Facing an Arson Charge
Simply put, arson is a
criminal offense that involves intentionally setting buildings, land, cars and other property
on fire. It is a
federal offense and taken very seriously in the United States. Arson is committed with
the intention to cause damage or harm. Unlike spontaneous combustion or
a natural wildfire, arson is deliberate and malicious. Sometimes, arson
is committed to destroy property; other times, people intentionally set
fire to their property with the hopes of collecting financial compensation
from their insurance company.
The Four Elements of Arson
In order for an individual to commit arson, four elements must be involved.
According to common law, arson must be malicious, intentional, involve
a dwelling, and involve someone else's property. A common law states
that "malicious" refers any action that creates a great risk.
For instance, if someone intentionally sets a house on fire, the occupants
of the house would be put at great risk. Similarly, many land fires place
homes, businesses, agricultural crops and other valuable piece of property
at risk. In other words, an individual may be guilty of arson even if
he/she did not intend to set a dwelling on fire. If a dwelling is put
in danger by the fire, then he/she may be convicted of arson.
According to common law, if any portion of a building or dwelling is charred,
it has been burned. Burning does not refer to surface damage. Additionally,
burning an unoccupied building does not carry the same level of offense
as burning a dwelling. Generally speaking, a dwelling refers to an individual's
place of residence. Dwellings may include structures, outbuildings and
other piece of property associated with someone's home; it does not
necessarily refer to a house. For example, if a barn was occupied as a
dwelling, it could be considered a dwelling. A dwelling is not considered
unoccupied until the residence of the building leave without the intention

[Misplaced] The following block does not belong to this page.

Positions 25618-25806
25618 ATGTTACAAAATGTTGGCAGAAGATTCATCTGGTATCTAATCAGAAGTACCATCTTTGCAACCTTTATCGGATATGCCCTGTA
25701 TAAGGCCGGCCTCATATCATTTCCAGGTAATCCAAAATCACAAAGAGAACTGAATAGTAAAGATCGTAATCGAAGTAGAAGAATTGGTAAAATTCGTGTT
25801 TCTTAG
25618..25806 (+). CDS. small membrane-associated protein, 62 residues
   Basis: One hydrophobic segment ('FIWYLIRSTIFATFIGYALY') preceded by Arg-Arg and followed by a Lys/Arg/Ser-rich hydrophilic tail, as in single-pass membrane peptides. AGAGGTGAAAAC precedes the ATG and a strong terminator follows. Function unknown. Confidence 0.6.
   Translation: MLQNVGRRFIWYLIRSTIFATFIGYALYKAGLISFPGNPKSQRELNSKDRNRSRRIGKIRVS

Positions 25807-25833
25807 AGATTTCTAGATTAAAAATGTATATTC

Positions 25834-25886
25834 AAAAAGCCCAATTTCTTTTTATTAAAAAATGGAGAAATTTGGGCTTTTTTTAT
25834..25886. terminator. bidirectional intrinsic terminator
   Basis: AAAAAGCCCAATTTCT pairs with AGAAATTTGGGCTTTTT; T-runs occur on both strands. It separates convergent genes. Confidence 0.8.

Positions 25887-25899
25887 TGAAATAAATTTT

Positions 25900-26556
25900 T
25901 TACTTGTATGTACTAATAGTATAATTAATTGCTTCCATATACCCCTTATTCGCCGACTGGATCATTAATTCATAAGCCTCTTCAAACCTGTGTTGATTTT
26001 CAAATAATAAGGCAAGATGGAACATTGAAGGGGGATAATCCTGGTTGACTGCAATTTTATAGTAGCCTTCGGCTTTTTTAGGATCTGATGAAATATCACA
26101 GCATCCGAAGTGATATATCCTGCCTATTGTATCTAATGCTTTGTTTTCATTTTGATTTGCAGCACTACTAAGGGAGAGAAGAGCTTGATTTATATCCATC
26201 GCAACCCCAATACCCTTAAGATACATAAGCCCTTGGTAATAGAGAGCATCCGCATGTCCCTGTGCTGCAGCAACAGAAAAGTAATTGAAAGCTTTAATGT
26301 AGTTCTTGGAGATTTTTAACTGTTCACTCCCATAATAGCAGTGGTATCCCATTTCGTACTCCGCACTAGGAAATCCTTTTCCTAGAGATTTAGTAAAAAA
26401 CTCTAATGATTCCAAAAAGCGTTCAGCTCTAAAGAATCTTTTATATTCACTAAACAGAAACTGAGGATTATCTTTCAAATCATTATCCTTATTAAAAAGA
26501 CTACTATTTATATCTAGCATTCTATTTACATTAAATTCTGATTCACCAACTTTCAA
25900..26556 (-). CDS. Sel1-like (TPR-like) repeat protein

Arson in California
In the United States, arson laws vary depending on the jurisdiction. For
instance, in some places the dwelling element is not required. In California,
arson law is an expansion of common law. In California, arson must be
willful. Accidentally starting a forest fire doesn't necessarily mean
that an individual has committed arson. You cannot commit arson in California
by burning down your own home - unless the crime is committed with the
intention of collecting fraudulent insurance money. However, if an individual
sets his/her house on fire and damages someone else's property (including
forest land), he/she may be charged with arson.
In California, certain arson cases may be considered aggravated. If conceived
of aggravated arson, you may be subjected to an elevated offense. Previous
arson convictions may elevate the charge. If you are facing allegations
of arson and were convicted of the same offense within the last decade,
your charges may be enhanced to aggravated arson instead. Also, if more
than $6.5 million dollars in property is damaged or more than five dwellings
are damaged, the crime may be considered aggravated arson.
What are the consequences?
If convicted or arson or aggravated arson, you may be subject to harsh
penalties. In California, you may be sentenced to five, seven or nine
years in prison if a person is injured in the fire. If someone's home
or dwelling was damaged, you may be subject to three, five or eight years
in a federal prison. Burning a forest is punishable by two, four or six
year in prison and aggravated arson is punishable by a life-time prison
sentence. At the firm, we understand the fear and uncertainty of facing
a criminal charge. If you're facing criminal allegations,
contact us today and see what an attorney form the firm can do for you. For years
we have helped people by giving them the top-notch legal representation
they need and are ready to help you. Call today and see what an attorney
from Hanson, Gorian, Bradford & Hanich can do for your case.